Mike Phelan, handed the Hull City reins on a temporary basis on the same day as Sam Allardyce landed his ‘dream job’ with the Three Lions, was certainly made to wait for his first job in management.
But, with a contract signed until the end of the season, the 54-year-old Lancastrian is finally able to focus fully on the challenge of keeping the Tigers in the Premier League. It is a task he is ready to face head on.
“It is striking when the winners of the league last season, Leicester City, are still talking about surviving in this league,” said City’s new head coach ahead of today’s trip to Bournemouth.
“For us to get carried away and say, ‘We are going to win the league...’, well I think we have to look at maintaining our status in this division. That’s as high up as we can possibly get.
“We know it is going to be turbulent and we know it is going to be difficult. But I think if we focus on that aim alone, we have as good a chance as anyone of staying in the league.”
Phelan’s 83 days in temporary charge was not the longest stint by a caretaker manager in the top flight of English football.
Far from it, in fact, with one of three temporary spells in charge of Tottenham Hotspur for David Pleat lasting more than eight months.
Tony Parkes, too, spent more than half the 1996-97 keeping the hotseat at Blackburn Rovers warm for Sven Goran Eriksson – who gave backword after initially accepting the post – and Roy Hodgson.
At times, however, Phelan’s stint as caretaker manager at the KCOM Stadium felt like it would never end. Week after week once the season was under way, Sir Alex Ferguson’s former assistant would face the media and say it was close. And how, over coffee and a cake with the club’s owners, he hoped an agreement would be thrashed out in the next few days to allow everyone to move on.
Then, though, when we all met again the following Friday at City’s University of Hull training ground in Cottingham, little would have changed. It even got to the stage where Phelan’s opening gambit when facing the cameras would be to smile and ask, “So, whose turns is it to ask me the question this week?”
Now, such a ritual can be banished and the focus switch entirely to Hull’s quest for Premier League survival. The timing couldn’t be better, in that respect, with today’s trip to Bournemouth being the first of eight consecutive fixtures that, on paper, suggest points can be won.
Yesterday, vice chairman Ehab Allam described this block of games as “a business part of the season” and City do need to deliver.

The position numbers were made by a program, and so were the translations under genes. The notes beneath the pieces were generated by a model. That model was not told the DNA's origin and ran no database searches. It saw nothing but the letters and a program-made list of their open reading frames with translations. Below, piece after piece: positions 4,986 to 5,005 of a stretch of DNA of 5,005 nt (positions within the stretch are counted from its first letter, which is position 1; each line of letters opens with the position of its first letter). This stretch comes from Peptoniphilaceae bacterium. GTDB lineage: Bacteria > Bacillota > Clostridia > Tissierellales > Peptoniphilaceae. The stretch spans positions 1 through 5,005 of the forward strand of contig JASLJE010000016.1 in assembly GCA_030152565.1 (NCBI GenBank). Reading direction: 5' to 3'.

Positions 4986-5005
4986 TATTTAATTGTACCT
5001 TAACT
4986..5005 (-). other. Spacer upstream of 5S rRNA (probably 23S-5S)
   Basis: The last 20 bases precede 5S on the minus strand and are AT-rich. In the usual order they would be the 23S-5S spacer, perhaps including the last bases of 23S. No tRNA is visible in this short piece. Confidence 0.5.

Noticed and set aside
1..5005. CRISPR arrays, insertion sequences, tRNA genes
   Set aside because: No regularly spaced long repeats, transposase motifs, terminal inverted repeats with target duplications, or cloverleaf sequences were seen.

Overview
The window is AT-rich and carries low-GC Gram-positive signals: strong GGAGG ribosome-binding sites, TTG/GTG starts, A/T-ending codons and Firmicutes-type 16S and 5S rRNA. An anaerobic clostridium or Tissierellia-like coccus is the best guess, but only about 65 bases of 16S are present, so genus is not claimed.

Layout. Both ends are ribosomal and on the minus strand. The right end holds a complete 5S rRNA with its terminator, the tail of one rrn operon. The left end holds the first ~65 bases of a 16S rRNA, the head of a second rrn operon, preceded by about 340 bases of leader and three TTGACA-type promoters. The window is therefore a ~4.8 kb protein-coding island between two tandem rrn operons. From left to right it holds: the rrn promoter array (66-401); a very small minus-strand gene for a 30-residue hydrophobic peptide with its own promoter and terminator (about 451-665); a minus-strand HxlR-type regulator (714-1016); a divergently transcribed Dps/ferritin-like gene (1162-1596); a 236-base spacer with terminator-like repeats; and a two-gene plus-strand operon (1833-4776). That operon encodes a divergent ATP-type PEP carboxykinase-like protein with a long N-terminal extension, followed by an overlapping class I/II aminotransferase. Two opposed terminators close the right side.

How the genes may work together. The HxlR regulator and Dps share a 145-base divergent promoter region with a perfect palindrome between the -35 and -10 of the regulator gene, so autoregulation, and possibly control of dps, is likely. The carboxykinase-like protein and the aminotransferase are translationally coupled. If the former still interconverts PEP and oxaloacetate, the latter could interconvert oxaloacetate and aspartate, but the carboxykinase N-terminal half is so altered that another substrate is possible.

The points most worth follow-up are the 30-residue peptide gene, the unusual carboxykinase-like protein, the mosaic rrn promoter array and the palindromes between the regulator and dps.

This responsibility falls on Phelan’s shoulders, which is why he was so adamant during negotiations that he have full control on football matters.
“The deal, as is stands, is football,” he said when asked about the autonomy of his role as head coach. “All to do with football. Whatever decisions are made on the football side, I will be involved that is for sure.
“That was massively important for me to be able to do that. Without that, what control have you got?
“Right now, it is about picking teams, getting players on a football field up until the next transfer window, where I am sure everything will be as hectic as it usually is.
“We have to be in a position to do something then but the important thing now is to make sure we know what direction we are going in. The players are aware of that and they want to be Premier League players.”
Phelan is likely to be joined in the dugout today by Michael Dawson, who played last night for the Under-21s as part of his rehabilitation from injury.
The 32-year-old will help with coaching duties alongside Academy manager Tony Pennock. Both have been drafted in to supplement a coaching staff that, Phelan estimates, is as many as six members below strength following Stephen Clemence’s decision to join Steve Bruce at Aston Villa. Keith Bertschin also left the backroom team soon after Bruce’s exit in the summer.
Warren Joyce, Manchester United’s reserve team manager, is one name that has been mooted but any discussions on appointments can wait until after today’s game, according to Phelan.
City’s new head coach knows the importance of a positive start and admits that there is a chance he will be judged differently now no longer in temporary charge.
“You are there now as the leader of the gang,” he added. “But, equally, I think if people appreciate what you are trying to do and see progress then there are some good people out there. Supporters as well, who understand the issues of the football club. They all want to be successful but it is about degrees of success.
“We are working towards stability, camaraderie, being tough and hard to beat. We have to enjoy the games as well because if you can’t enjoy this sport, what can you enjoy?
“It was once said about clubs like Hull City that you have less good Saturday nights in the Premier League than you do in the Championship. That is a fact but it is about how you deal with it.
“We must galvanise everyone – players, staff and certainly supporters. There will be ups and downs and they have to ride through the storm. They will express their views.
“But, ultimately, we have to stick together to achieve our goals.”